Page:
One night last summer Raymond Bell was pulled over by a Chicago cop and arrested for driving under the influence. Officer Joe D. Parker, a 23-year veteran, reported that upon getting out of his car, Bell was stinking of alcohol, lurching, and unable to walk a straight line or stand on one foot.
An officer with his stellar record would normally prevail against a DUI suspect. But in this case, Bell had something on his side: a video camera mounted on the dashboard of Parker's squad car that told a radically different story.
Far from revealing a staggering drunk, reported the Chicago Sun-Times, the video "showed Bell appearing to be perfectly balanced," passing the sobriety tests that Parker administered—and being refused when he asked to take a Breathalyzer. Prosecutors watched the video and promptly dismissed the case. They are now considering charges against Parker.
That episode raises the question: Nine years into the 21st century, why isn't every squad car in America equipped with a dashboard video camera? Why do we persist in relying on the slippery, self-interested, incomplete, and unverified accounts of opposing participants when we have the means to see the truth with our own eyes?
In this instance, the innocent man was lucky to be stopped by a cop driving a video-armed vehicle. The odds are against it, since only 11 percent of the CPD's cars have cameras for recording traffic stops. Though the department is planning to use federal stimulus money to double that number and the mayor has said he wants cameras installed in the remaining vehicles "as quickly as possible," no one is radiating a sense of haste.
Why not? The department says the main obstacle is money. Equipping another 300 cars, as the city plans, will require $2.1 million. So making them standard on the rest would cost about $13 million.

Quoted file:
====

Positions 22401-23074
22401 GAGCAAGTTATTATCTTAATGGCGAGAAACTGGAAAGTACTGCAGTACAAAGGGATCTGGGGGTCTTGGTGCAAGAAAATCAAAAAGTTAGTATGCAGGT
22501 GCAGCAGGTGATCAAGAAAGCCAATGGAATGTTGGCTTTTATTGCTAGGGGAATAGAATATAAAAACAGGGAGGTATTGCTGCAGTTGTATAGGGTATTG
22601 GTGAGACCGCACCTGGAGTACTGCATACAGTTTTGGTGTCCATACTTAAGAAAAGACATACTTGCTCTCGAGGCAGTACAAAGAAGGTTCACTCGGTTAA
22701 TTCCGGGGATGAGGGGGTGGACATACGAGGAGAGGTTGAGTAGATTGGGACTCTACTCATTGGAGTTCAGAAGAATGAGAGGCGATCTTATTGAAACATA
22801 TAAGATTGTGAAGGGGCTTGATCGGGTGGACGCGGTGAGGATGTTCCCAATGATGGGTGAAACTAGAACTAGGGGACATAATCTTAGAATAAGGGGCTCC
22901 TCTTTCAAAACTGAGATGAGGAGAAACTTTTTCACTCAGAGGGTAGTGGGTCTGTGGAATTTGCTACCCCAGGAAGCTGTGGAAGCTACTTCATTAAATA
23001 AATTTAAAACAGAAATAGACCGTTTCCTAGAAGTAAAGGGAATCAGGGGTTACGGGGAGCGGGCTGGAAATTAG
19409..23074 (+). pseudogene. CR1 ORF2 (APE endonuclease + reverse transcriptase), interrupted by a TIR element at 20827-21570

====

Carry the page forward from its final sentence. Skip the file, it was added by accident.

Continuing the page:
But that shouldn't be an insurmountable obstacle. The Illinois State Police, with a fleet of nearly 1,100 vehicles, have managed to install cameras in more than 900.
Spending $13 million looks extravagant only until you compare it to the cost of losing lawsuits over police misconduct. From 2005 through the middle of 2008, says the Chicago Reader, the city paid out $155 million in police cases. Dashboard cameras don't have to prevent many million-dollar judgments to be a bargain.
The cops—at least the good ones, who are presumably the majority—have as much reason to want these recordings as the accused. The best defense against a phony charge of police brutality is a video showing exactly what the officer said and did. A suspect who is visibly inebriated or violent will have a hard time refuting the camera's testimony in court.
Yet Chicago has dragged its feet, and it's not alone. After the 1991 Rodney King beating, a commission recommended that the Los Angeles Police Department mount cameras in its squad cars. It installed some but soon got rid of them.
A federal monitor proposed the idea again in 2005, but the police chief, The Los Angeles Times reported, "said he saw it as a long-term project." Last year—17 years later—the LAPD finally decided to equip some vehicles.
Contrast that with Chicago Mayor Richard Daley's enthusiasm for other types of video. Chicago now has some 2,250 surveillance cameras to detect criminal conduct in public places. By 2016, Daley promised last month, Chicago will have one on every corner. The city has also installed red-light cameras at some 132 intersections, with another 330 planned.
So what exactly is different about those cameras? Well, they are trained on the citizenry, not on the police. What's sauce for the goose seems to be regarded as a dubious liquid substance when proposed for the gander. The city is less eager to capture video evidence if it may expose wrongdoing by its own law enforcement agents.
But the rest of us might want to keep unsleeping electronic eyes on the people with guns and badges. A city with a good police department can gain a lot from squad-car video cameras. A city with a bad one can gain even more.
COPYRIGHT 2009 CREATORS SYNDICATE, INC.